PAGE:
[Editor's Note: This is part of a new series written by CIOs discussing their thought processes and lessons learned from major events in their tenures as CIO. Tomorrow we will print a companion blog to this one on lessons learned after this event. We will print similar stories on this and other topics by many CIOs who write for E2.]
I have to admit that I had a good laugh when I was asked to write about what I was thinking on my first day as a CIO. Honestly, my mind was racing, and I had a lot of different thoughts. Some of those thoughts are probably things that I shouldn't put into print.
In all seriousness though, my first thought was probably to celebrate. Anyone who has ever been a CIO knows how much work it takes to get to that point. Being hired as a CIO felt like an acknowledgment of all of my hard work.
As strange as it may sound, I went in on the first day without a clear understanding of exactly what I would be doing. Most of the higher-level executives at the organization where I had been hired were not exactly technically savvy. To them, doing my job well meant that they never had to hear about anything related to IT. I was given one simple directive -- keep everything working and look for ways to improve what we already had.
That was a vague directive to say the least, but it still gave me plenty to go on. I had assumed that there would be a staff meeting on the first day in which past problems would be discussed, along with ideas for the future. That meeting never happened. Instead, the CEO's secretary showed me to my office, handed me an envelope with the various system passwords, and wished me good luck.
As the secretary headed out the door, I asked her when I would be meeting my staff. I was told that I was the only person in IT with an office at the corporate headquarters. Everyone who worked for me resided at the various facilities that we oversaw. When I asked about the location of those facilities, I was told that the envelope that I had been handed contained contact information for a consultant who had done some work for the company. This consultant knew all of the facility locations and most of the IT staff. I was told to call the consulting firm and arrange for them to give me a tour of the various facilities. I was also told that some of the facilities had relatively small IT departments and to feel free to use consultants to supplement the existing staff.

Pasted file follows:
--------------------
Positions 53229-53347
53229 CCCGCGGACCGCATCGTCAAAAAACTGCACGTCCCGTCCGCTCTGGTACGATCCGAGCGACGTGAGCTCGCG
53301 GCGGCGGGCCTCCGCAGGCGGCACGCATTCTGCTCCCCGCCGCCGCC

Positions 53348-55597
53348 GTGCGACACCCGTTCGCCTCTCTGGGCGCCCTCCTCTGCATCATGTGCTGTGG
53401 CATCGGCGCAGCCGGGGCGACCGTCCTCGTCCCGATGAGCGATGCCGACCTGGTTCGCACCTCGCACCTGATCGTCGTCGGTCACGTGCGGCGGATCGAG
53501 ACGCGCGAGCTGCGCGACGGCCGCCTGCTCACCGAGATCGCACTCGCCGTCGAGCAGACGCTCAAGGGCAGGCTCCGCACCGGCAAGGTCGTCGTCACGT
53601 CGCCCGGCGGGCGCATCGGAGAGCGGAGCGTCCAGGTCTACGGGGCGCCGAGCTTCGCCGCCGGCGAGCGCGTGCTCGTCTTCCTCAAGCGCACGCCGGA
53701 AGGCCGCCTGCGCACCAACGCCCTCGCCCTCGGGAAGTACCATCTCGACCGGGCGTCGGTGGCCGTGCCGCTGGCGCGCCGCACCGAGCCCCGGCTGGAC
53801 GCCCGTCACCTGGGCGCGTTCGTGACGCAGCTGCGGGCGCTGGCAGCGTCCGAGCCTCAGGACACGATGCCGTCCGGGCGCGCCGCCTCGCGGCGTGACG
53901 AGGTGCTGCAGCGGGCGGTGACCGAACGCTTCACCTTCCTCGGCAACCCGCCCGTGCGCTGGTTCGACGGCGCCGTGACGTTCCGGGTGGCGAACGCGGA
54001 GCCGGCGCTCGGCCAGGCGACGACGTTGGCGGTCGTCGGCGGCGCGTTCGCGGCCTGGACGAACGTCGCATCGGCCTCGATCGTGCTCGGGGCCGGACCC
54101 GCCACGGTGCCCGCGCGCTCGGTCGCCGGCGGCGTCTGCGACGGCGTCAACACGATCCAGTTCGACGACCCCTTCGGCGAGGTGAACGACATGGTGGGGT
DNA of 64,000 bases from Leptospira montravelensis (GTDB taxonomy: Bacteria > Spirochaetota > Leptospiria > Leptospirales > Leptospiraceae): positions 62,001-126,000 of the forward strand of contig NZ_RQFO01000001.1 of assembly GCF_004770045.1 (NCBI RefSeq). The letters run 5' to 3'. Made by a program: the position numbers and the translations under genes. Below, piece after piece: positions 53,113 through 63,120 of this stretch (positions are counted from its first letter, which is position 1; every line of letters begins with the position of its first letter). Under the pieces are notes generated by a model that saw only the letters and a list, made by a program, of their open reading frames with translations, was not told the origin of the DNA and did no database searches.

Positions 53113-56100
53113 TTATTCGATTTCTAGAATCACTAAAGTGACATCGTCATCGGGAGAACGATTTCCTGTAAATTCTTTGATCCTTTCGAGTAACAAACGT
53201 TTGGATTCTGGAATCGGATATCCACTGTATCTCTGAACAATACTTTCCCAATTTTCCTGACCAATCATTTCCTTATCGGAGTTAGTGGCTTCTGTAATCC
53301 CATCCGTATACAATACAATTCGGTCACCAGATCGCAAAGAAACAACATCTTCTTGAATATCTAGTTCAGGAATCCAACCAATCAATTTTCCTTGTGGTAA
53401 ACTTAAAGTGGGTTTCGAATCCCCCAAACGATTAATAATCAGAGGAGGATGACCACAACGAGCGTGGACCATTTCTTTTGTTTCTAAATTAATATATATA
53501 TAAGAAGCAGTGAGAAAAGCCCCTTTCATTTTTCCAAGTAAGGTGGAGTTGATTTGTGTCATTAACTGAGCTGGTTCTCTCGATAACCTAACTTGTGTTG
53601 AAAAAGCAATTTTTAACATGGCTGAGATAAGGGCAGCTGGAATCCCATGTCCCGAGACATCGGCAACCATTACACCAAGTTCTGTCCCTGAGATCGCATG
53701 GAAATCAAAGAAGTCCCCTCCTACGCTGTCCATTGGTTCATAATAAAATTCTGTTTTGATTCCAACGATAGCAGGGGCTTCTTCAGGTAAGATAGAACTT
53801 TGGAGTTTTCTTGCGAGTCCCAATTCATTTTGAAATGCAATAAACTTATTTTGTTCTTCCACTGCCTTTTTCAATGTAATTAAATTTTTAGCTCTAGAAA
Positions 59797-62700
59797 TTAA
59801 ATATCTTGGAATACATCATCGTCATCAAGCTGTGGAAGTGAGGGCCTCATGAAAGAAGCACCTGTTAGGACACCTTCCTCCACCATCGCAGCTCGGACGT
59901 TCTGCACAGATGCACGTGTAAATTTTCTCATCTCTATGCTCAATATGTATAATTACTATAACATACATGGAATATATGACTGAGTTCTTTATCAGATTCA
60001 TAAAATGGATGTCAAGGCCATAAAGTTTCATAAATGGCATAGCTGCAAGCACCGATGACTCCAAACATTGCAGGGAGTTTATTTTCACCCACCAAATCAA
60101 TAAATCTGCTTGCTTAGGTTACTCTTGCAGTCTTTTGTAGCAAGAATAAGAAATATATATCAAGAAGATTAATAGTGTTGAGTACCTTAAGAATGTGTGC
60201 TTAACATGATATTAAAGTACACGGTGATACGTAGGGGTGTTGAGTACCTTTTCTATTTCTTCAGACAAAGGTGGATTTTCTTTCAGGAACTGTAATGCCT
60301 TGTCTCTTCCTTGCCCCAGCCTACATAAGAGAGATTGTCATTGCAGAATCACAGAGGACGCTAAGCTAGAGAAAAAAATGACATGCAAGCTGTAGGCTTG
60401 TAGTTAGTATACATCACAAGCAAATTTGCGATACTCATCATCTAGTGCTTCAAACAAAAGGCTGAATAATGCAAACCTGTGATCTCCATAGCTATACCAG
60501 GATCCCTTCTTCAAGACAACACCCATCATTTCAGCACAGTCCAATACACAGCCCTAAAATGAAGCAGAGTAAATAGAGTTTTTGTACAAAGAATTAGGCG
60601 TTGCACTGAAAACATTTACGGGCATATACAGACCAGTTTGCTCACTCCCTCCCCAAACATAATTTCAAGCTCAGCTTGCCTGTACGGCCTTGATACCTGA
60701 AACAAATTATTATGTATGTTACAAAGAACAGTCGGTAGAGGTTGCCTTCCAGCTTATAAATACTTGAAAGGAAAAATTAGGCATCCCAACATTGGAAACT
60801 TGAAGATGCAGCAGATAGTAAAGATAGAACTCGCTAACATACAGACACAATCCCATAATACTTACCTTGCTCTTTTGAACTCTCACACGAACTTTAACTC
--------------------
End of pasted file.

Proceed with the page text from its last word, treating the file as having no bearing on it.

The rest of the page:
That simple, two-minute conversation turned my first day completely upside down. At this point, I figured that I had better come up with a new game plan, and fast. After all, the organization wasn't paying me to sit in my office and stare at the ceiling. My new game plan consisted of setting up an appointment with the consulting firm, and using the passwords that I had been given to start familiarizing myself with the various systems.
I wasn't able to accomplish a lot until after I got to meet with the consultant a few days later, but a look around the system was surprisingly revealing. Even though I had not yet been briefed on overall server infrastructure, I was able to tell a lot just by looking at things like how Windows was configured and what software versions were in use, and that gave me some ideas for modernizing the organization. Even the Active Directory structure gave me some ideas for how things could be improved.
Needless to say, my first day as a CIO was absolutely nothing like what I would have expected. Looking back many years later, I still catch myself thinking, "Wow, that was strange." Even so, I managed to cope with the adversity of the situation and felt completely at home within a week or two.
Come back tomorrow to see how I put those first weird days to good use and what I've learned since.